Friday, August 11, 2006

UPA: Winning Awards is Fine Revenge. But It's Tough to Beat the HUAC

UPA animators in 1954, posing with their Oscar for "When Magoo Flew". Top row, left to right: Dick Shaw, Maury Fagin, Ed Friedman, Gil Turner, Barney Posner, Bob Dranko, Earl Bennett. Bottom row, left to right: Bob McIntosh, Al Wade, Pete Burness, Rudy Larriva, Bob Brown.
(Another entry from Tom Sito's Drawing the Line, this one about a little studio with a large impact...) United Productions of America was a studio formed in 1944 by renegade Disney and Warner Bros. union artists who wanted to explore new artistic styles... Through Columbia Studio, UPA distributed some brilliant cartoons. Every animator sick of cutesy cat-chases-the-rat cartoons flocked to UPA. Animators there talked about Søren Kierkegaard, the Bauhaus, and new trends in art like the work of Piet Mondrian and Jackson Pollock. Former Looney Tunes gagman Ted Pierce would thunder at story meetings, "Are we discussing anything funny? I do funny!" Art Babbitt took a background painter's cardboard palette with random multicolor drips and drabs and framed it on a wall. He invited the "arteests" to expound on the aesthetic virtues of the new work. Despite such clowning around, the revolutionary styles and subject matter of UPA broke new ground and affected animation done around the world. Arguably, no studio since Walt Disney exerted such a great influence on world animation. Director Gene Deitch wrote, "UPA was born at a time before cynicism set into our culture. We all really believed." Small wonder Warner Bros. director Friz Freleng joked, "When I die, I don't want to go to Heaven, I want to go to UPA." Yet the blacklist reached out to the UPA happy home as well. While the studio attracted the newest styles, it encourage the same politically progressive thinking seen in much of the rest of the community. Background painter Jay Rivkin wondered during her first week if there were any other politically-minded artists among her office mates. So she walked through the hallway singing "Spanish songs," meaning Spanish civil war songs from the Abraham Lincoln Brigade: "Fly higher, and higher and hy-er! Our emblem is the Soviet Star!" In no time at all, many voices joined in with her from the other offices. Because the little Los Angeles River drifted by both UPA and Disney, Walk liked to refer to UPA as "the Commies down river." On July 29, 1946, Steve Bosustow, a former assistant who had walked the Disney picket line, bought out his UPA partners, Dave Hilberman and Zack Schwartz. Columbia chief Harry Cohn, who owned 20 percent of UPA's stock and their vital distribution deal, ordered Bosustow to enforce the blacklist. The alternative would be to lose all their contracts. Union activists and other suspected Reds like Hilberman, Schwartz, Bill Scott, Armen Schaeffer and Phil Eastman were hounded out of the studio... The staff saw Academy Award-winning director John Hubley's firing on May 31, 1952, as a particularly ominous sign. Bosustow reported all his actions to HUAC and then joined the conservative Hollywood Producers Association to allay any fears about his own political views. The Producers Association had an exclusive contract deal with the IATSE, so by signing with them Bosustowdisenfranchisedd the SCG (Screen Cartoonists Guild) from UPA. Bosustow's former leftist party affiliations were successfully covered up. UPA would survive, cartoons would continue to be made, but the dynamic spirit was gone... "After that episode I think I lost heart," Bosustow later confessed. "It was never the same after that."... In 1959, UPA lost its exclusive distribution contract with Columbia. Bosustow sold UPA to a businessman named Henry Saperstein, who turned the emphasis from theatrical shorts to making television shows like "Mr. Magoo" and "The Dick Tracy Show." Animator Carl Bell recalled: "One Friday we saw Steve and Mr. Saperstein having drinks on the veranda outside the studio overlooking the L.A. River. Afterwards they called a staff meeting and told us not to worry; our jobs were in no danger. The following Monday the pink slips were handed out." ... -- Tom Sito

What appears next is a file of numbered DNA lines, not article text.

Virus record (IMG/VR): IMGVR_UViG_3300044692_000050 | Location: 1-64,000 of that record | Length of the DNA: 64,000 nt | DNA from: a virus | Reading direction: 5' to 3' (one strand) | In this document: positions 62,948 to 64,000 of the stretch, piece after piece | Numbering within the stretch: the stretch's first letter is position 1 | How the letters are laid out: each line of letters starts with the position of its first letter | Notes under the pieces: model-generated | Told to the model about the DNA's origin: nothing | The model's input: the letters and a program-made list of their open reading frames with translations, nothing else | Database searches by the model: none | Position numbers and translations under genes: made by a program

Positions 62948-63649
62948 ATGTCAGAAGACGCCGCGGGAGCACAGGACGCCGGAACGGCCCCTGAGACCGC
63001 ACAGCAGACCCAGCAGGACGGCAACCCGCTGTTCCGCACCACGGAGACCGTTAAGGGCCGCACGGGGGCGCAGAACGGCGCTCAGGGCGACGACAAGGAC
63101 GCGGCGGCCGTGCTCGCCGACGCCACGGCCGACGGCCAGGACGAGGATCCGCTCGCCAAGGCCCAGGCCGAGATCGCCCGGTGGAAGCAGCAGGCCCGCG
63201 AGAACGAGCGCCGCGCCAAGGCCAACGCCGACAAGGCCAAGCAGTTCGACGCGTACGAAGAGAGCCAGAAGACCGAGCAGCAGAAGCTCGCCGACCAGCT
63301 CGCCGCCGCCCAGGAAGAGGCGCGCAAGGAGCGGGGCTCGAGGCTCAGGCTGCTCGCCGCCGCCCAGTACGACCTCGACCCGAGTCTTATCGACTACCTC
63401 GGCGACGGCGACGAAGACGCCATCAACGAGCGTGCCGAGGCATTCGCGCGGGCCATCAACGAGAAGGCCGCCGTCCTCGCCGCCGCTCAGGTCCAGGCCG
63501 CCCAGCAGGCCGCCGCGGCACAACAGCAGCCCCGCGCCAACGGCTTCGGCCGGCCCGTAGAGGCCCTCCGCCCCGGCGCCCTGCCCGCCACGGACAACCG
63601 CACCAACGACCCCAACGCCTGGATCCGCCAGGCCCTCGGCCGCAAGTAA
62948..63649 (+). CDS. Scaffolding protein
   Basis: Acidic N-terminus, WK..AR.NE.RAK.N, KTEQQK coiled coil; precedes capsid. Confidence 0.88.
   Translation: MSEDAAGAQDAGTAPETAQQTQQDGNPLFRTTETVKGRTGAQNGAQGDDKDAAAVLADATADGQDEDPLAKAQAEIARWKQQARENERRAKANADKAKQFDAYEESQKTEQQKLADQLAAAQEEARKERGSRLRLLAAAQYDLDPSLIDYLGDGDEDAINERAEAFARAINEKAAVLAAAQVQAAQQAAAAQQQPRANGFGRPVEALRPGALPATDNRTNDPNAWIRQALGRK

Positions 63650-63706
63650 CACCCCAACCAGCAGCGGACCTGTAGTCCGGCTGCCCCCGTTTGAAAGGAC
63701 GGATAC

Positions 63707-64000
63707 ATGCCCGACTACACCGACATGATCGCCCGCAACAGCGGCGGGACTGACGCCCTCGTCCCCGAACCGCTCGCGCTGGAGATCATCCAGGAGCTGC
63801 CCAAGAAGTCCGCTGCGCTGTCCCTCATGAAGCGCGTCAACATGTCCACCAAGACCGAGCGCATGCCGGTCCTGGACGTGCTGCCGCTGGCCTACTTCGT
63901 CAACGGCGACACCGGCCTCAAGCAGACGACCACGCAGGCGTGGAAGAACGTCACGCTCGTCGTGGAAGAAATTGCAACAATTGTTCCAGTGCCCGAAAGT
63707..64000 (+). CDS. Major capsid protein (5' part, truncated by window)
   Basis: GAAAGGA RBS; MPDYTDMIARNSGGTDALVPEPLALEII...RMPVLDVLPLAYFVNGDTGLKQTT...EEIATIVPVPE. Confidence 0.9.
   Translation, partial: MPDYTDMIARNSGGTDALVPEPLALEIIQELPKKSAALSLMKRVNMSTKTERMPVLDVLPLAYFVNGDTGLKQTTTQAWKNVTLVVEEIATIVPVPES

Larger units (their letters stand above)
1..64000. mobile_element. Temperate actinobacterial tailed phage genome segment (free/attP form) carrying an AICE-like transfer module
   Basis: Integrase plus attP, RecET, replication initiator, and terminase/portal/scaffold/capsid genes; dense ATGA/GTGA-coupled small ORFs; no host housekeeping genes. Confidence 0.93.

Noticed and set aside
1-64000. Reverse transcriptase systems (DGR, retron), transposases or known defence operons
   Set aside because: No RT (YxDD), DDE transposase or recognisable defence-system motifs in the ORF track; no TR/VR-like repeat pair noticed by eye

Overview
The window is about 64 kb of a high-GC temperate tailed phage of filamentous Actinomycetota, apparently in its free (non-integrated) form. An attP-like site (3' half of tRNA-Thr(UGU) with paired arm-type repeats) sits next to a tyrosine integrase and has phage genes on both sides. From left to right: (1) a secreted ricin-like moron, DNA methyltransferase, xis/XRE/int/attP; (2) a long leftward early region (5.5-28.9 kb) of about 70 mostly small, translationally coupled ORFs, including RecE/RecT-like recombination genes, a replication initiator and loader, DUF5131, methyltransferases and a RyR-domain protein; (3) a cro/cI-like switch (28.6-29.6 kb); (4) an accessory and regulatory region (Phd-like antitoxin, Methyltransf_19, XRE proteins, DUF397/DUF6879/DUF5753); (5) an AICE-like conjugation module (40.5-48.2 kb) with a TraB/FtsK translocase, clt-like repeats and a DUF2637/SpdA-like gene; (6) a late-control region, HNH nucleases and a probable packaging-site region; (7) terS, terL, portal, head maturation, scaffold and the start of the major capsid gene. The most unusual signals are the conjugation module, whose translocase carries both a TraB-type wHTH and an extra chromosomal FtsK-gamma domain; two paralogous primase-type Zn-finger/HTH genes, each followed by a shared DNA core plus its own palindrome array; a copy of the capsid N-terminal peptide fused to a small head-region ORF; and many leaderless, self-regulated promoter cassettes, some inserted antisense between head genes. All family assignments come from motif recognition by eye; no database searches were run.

Anonymous said...

What a wonderful and sad story. What the hell politics has to do with making cartoons I'll never know.

I had the opportunity to work with many of these talented guys. Wonder what they would think of today's administration?

I love those meetings where they tell you your job is not in danger. Time to start packing.

Steve Hulett said...

Ten years back, at Warner Bros. Animation, there was a standing joke among the artists: Your job was safe until management came by and said "We have plenty of work, there's nothing to worry about."

Then it was time to bring in the cardboard box and begin packing, for your pink slip would be arriving soon.

Anonymous said...

WB actually at one point(early 90s) knew they'd be laying off a huge number of the crew soon, after the shows currently being worked on had shipped. People were nervous, had heard rumors they might be let go...murmurs everywhere. Management started worrying that people might "prematurely" jump ship to find, um, WORK elsewhere, so they called a meeting specifically to tell everyone a deliberate lie: their jobs were secure, there was nothing to worry about, and hey! could everyone please continue to do OT and late nights and 7 days for the next few weeks? It was a very loyal, specialized and dedicated crew, I don't think anyone would dispute that for a second. They worked their butts off up til the last hour of shipping time, and sure enough WHAMMO! were summarily let go. Just as had been planned all along(and, btw, snarked about)by the non-artist supervisors. It was evil.

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